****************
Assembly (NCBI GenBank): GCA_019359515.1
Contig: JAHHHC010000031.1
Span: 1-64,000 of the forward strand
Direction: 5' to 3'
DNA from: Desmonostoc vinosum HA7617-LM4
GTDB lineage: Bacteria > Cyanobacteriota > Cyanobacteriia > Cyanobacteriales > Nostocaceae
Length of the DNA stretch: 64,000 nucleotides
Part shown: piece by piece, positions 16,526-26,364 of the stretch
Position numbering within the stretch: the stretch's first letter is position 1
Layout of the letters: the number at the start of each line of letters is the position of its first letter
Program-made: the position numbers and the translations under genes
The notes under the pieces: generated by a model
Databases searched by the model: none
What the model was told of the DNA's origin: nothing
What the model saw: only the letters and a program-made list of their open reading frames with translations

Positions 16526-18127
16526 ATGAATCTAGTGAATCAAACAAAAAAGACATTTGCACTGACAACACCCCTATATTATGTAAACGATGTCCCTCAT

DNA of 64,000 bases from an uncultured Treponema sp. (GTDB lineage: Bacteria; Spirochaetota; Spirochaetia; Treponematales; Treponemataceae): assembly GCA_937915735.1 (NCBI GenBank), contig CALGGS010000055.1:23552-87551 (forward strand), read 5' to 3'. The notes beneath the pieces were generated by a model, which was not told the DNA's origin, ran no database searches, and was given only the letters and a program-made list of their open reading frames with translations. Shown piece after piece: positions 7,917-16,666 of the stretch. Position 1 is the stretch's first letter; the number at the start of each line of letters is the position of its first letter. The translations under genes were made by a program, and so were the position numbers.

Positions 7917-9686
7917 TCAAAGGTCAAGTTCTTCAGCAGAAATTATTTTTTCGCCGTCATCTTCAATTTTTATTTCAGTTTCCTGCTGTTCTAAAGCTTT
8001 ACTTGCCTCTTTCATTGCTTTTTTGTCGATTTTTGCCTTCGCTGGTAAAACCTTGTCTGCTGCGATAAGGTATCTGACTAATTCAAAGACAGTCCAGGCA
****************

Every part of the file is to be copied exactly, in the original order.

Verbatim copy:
Assembly (NCBI GenBank): GCA_019359515.1
Contig: JAHHHC010000031.1
Span: 1-64,000 of the forward strand
Direction: 5' to 3'
DNA from: Desmonostoc vinosum HA7617-LM4
GTDB lineage: Bacteria > Cyanobacteriota > Cyanobacteriia > Cyanobacteriales > Nostocaceae
Length of the DNA stretch: 64,000 nucleotides
Part shown: piece by piece, positions 16,526-26,364 of the stretch
Position numbering within the stretch: the stretch's first letter is position 1
Layout of the letters: the number at the start of each line of letters is the position of its first letter
Program-made: the position numbers and the translations under genes
The notes under the pieces: generated by a model
Databases searched by the model: none
What the model was told of the DNA's origin: nothing
What the model saw: only the letters and a program-made list of their open reading frames with translations

Positions 16526-18127
16526 ATGAATCTAGTGAATCAAACAAAAAAGACATTTGCACTGACAACACCCCTATATTATGTAAACGATGTCCCTCAT

DNA of 64,000 bases from an uncultured Treponema sp. (GTDB lineage: Bacteria; Spirochaetota; Spirochaetia; Treponematales; Treponemataceae): assembly GCA_937915735.1 (NCBI GenBank), contig CALGGS010000055.1:23552-87551 (forward strand), read 5' to 3'. The notes beneath the pieces were generated by a model, which was not told the DNA's origin, ran no database searches, and was given only the letters and a program-made list of their open reading frames with translations. Shown piece after piece: positions 7,917-16,666 of the stretch. Position 1 is the stretch's first letter; the number at the start of each line of letters is the position of its first letter. The translations under genes were made by a program, and so were the position numbers.

Positions 7917-9686
7917 TCAAAGGTCAAGTTCTTCAGCAGAAATTATTTTTTCGCCGTCATCTTCAATTTTTATTTCAGTTTCCTGCTGTTCTAAAGCTTT
8001 ACTTGCCTCTTTCATTGCTTTTTTGTCGATTTTTGCCTTCGCTGGTAAAACCTTGTCTGCTGCGATAAGGTATCTGACTAATTCAAAGACAGTCCAGGCA